In the market for medications, there is a difference in demand for medications that are under patent, medications that have a strong name brand, and medications that are generics. Discuss the differences in demand for these three different types of medications. Be sure to discuss these differences using the concepts of price elasticity of demand, cross price elasticity of demand and income elasticity of demand.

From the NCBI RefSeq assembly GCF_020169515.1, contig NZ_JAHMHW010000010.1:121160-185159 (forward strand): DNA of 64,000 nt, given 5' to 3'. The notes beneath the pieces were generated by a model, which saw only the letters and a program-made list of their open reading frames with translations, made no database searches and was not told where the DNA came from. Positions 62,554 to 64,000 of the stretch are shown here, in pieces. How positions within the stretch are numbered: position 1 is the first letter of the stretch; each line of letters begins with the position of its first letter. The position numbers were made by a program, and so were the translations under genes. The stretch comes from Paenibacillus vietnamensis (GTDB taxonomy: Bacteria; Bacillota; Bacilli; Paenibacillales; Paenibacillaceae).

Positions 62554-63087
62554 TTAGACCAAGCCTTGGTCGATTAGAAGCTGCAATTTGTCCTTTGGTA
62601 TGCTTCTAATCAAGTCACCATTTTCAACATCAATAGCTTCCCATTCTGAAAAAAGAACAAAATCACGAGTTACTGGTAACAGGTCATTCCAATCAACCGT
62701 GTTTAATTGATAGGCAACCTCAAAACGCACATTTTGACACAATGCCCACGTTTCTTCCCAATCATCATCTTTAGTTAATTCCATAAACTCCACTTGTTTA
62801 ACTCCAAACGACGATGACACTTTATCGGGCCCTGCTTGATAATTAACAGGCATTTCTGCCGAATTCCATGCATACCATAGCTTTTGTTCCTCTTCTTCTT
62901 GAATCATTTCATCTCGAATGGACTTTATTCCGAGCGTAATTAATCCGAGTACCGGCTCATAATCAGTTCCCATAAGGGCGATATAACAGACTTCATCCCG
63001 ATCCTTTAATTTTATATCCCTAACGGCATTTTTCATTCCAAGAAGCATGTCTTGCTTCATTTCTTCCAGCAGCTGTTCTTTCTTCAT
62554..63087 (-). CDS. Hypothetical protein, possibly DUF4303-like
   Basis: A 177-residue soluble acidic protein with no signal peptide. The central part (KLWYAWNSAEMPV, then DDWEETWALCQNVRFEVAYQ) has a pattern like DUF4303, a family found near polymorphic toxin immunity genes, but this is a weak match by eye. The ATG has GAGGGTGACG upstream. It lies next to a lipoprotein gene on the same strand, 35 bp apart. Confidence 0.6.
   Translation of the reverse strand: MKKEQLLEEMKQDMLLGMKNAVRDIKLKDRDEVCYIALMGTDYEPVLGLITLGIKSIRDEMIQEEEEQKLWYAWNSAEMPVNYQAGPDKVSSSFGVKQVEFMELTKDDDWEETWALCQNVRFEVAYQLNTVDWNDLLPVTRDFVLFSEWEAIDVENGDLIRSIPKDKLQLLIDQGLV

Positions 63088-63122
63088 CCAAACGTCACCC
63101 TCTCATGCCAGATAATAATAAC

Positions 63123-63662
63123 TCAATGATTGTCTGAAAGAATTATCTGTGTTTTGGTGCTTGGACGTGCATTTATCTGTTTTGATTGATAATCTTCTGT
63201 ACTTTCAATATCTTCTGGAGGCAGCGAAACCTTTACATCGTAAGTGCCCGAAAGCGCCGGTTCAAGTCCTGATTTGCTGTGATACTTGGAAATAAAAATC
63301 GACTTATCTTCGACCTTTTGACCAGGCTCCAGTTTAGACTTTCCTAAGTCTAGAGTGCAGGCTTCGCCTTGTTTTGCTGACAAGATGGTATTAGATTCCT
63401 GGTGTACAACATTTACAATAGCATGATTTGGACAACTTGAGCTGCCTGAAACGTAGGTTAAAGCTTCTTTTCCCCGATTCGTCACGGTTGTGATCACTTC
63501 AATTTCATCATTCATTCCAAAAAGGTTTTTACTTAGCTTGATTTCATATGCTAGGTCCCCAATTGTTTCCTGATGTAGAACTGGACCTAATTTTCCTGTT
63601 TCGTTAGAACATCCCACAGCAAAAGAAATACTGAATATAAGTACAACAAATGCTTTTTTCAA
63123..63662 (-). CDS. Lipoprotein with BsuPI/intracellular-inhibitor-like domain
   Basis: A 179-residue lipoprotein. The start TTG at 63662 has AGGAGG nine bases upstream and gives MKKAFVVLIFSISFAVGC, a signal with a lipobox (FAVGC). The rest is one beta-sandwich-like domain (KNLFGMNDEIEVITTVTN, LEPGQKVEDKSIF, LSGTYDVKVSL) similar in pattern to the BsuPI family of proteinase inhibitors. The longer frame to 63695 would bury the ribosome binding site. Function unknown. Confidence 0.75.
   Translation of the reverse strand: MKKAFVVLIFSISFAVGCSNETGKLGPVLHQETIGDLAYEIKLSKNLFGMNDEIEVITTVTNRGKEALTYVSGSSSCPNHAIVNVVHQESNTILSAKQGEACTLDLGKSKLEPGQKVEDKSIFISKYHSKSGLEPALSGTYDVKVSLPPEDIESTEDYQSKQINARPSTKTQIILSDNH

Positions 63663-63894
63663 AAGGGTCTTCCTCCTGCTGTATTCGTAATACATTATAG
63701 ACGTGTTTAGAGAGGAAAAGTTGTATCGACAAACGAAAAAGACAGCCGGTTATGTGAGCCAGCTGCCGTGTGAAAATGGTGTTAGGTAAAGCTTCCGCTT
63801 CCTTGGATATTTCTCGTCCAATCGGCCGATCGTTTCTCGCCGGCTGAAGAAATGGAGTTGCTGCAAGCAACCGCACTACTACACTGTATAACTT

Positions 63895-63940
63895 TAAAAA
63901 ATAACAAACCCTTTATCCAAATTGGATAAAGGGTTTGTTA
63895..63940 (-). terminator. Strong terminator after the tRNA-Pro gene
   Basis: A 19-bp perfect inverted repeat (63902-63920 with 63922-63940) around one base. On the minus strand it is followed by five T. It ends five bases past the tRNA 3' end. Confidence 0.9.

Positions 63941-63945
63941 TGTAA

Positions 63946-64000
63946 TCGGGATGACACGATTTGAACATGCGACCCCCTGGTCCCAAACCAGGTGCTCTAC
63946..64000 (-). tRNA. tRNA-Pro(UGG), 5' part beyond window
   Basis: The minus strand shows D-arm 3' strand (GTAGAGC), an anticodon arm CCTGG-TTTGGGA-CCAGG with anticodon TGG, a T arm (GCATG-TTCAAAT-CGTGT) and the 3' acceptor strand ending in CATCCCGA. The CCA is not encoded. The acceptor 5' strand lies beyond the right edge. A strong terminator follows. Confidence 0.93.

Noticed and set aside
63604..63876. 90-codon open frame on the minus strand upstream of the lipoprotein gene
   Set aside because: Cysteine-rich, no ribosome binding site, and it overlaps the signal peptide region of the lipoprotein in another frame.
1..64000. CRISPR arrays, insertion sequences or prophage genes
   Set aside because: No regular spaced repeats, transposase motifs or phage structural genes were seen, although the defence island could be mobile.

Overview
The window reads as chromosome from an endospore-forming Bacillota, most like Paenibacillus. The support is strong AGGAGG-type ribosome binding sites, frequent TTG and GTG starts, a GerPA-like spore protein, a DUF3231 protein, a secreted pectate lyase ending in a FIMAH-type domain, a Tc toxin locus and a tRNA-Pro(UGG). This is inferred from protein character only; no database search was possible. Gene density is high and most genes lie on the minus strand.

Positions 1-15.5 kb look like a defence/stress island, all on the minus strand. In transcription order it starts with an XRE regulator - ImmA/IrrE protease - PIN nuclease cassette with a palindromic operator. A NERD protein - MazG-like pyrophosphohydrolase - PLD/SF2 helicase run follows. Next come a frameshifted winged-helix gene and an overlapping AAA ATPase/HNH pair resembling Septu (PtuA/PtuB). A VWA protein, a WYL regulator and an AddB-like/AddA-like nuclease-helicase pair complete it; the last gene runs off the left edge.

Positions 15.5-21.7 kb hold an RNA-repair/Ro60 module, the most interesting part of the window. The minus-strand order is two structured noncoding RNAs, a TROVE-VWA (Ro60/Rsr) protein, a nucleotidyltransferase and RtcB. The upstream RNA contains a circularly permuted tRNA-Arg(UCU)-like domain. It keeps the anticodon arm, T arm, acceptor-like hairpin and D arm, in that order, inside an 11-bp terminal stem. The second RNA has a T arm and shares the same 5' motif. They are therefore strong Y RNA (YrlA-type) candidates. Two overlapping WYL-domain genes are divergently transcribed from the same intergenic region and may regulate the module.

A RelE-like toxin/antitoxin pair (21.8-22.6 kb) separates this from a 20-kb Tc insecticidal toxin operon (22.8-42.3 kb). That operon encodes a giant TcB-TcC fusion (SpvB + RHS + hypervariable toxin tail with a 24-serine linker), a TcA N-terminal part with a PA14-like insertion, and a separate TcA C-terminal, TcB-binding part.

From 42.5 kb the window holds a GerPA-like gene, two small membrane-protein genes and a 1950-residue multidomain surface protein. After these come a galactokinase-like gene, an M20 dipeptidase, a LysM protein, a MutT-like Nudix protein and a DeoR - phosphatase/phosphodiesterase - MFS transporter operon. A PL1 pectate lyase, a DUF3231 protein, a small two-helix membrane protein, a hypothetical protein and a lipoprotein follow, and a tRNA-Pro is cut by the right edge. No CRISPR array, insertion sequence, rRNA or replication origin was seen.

Hi, for feedbacks1. Keat (2014) stated that price elasticity measures the changes in consumption compared to the changes in price. The price change is in the producer’s control and is being adjusted to see if there is an opportunity to increase the amount of goods sold. Cross price elasticity measures how the price of one good would change because the price of a competing good has changed. These changes can be positive or negative. Income elasticity of demand occurs when a change in people’s income creates a change in demand. All three types of elasticity mentioned are indicated by a percentage. The measurement of income elasticity is usually used as a predicter for the sale of products in a business cycle (Keat,2014).Changes in the price of medications are a good example of the different types of economic elasticity. Gatwood et al. (2014) proposed that price elasticity depended highly on the classification of medication because of the changing levels of patient cost sharing. Research indicated that between 2000 and 2009 the copayment for medications varied in three tiers, generics, preferred brands, and non-preferred brands. By 2010 there were significant differences in copayments between the three categories, generic co-pays averaged $10, preferred brands averaged $29, and non-preferred brands averaged $49 (Gatwood et al., 2014).Medications that are under patent are subject to price elasticity of demand because there is little competition, meaning the control of the price is in the hands of the producer. Valencia (2021) stated that a lack of medication alternatives can force a patient to pay higher costs if there no other way for the patient to be treated, making these prices inelastic. While name brand medications are more elastic because a demand can be increased due to popularity or decrease due to a change in income. Typically, when income increases the desire for name brands increase as well. Generic medications create a negative cross elasticity because it is essentially the same ingredients as another brand, so the brands are competing and could be forced to lower prices (Valencia, 2021).ReferencesGatwood, J., Gibson, T. B., Chernew, M. E., Farr, A. F., Vogtmann, E., Fendrick, A. M. (2014) Price Elasticity and medication use:Cost sharing across multiple clinical conditions. Journal of Managed Care and Specialty Pharmacy. https://www.jmcp.org/doi/pdf/10.18553/jmcp.2014.20.11.1102Keat, P. G., Young, P.K. Y., & Erfle, S. E. (2014). Managerial economics: Economics tools for today’s decision makers. Pearson. (7th ed. Pp 68-75).Valencia, E. (2021, May 17). Price elasticity of demand in pharma, an introduction. Konplik. https://konplik.health/price-elasticity-of-demand-in-pharma-introduction/2. Elastic demand is when the change in quantity demand of a certain product is large due to the change in price. Inelastic demand is when the quantity demand of a certain product does not change even if the price changes. Cross price elasticity is formulated when looking at how a certain demand for a product shift over the price of another similar product. Income elasticity is the quantity demanded of a certain product, depending not only on that specific price, but on other similar product prices as well as the income of the consumer (Income Elasticity… n.d.). Medications under patent have a high demand no matter the price because, since they are patented, there is no other option. This means that there is high inelastic demand, and the income elasticity is zero because the buyers of the specific medication need to buy and use the medication no matter what (Angell & Relman, 2002). The cross-price elasticity is usually negative because there is not a substitute medication that can fill in for a patented medication. Medications that have a strong name brand are not as quite in high demand as the patented medication but are in demand no matter the price because they are brand names. These medications also have inelastic demand. The cross-price elasticity is positive because in this case, there are substitutes for name brand medications. The income elasticity is also positive because many consumers who buy more of these types of medications have a higher income (Gatwood, et. al., 2014). Medications that are generics have high elastic demand. These types of medications have many substitutes and are very easy to buy, which makes the price responsiveness high as well. These are different than brand name medications because of the look, taste, and even color (Rose Medical, n.d.). This means that the cross-price elasticity is positive because there are many substitutes. The income elasticity is negative because the medications are cheaper and so easy to buy, that once a consumers income rises, they switch to either brand name or patented medications, leaving the generic medications to not sell as quickly (Gatwood, et. al., 2014).ReferencesAngell, M., & Relman, A. S. (2002). Patents, profits & American medicine: conflicts of interest in the testing & marketing of new drugs. Journal of the American Academy of Arts & Sciences. Retrieved January 2022, from https://www.amacad.org/sites/default/files/daedalu…Gatwood, J., Gibson, T. B., Chernew, M. E., Farr, A. M., Vogtmann, E., & Fendrick, A. M. (2014, November). Price Elasticity and Medication Use: Cost Sharing Across Multiple Clinical Conditions. Journal of Managed Care & Specialty Pharmacy. Retrieved January 2022, from https://www.jmcp.org/doi/pdf/10.18553/jmcp.2014.20…Income Elasticity, Cross-Price Elasticity & Other Types of Elasticities. (n.d.). Lumen Macroeconomics.Retrieved January 2022, from https://courses.lumenlearning.com/wm-macroeconomic…Rose Medical. (n.d.). Difference Between Brand Name and Generic Drugs. Rose Urgent Care and Family Practice. Retrieved January 2022, from https://www.rosemedicalgroups.org/blog/difference-…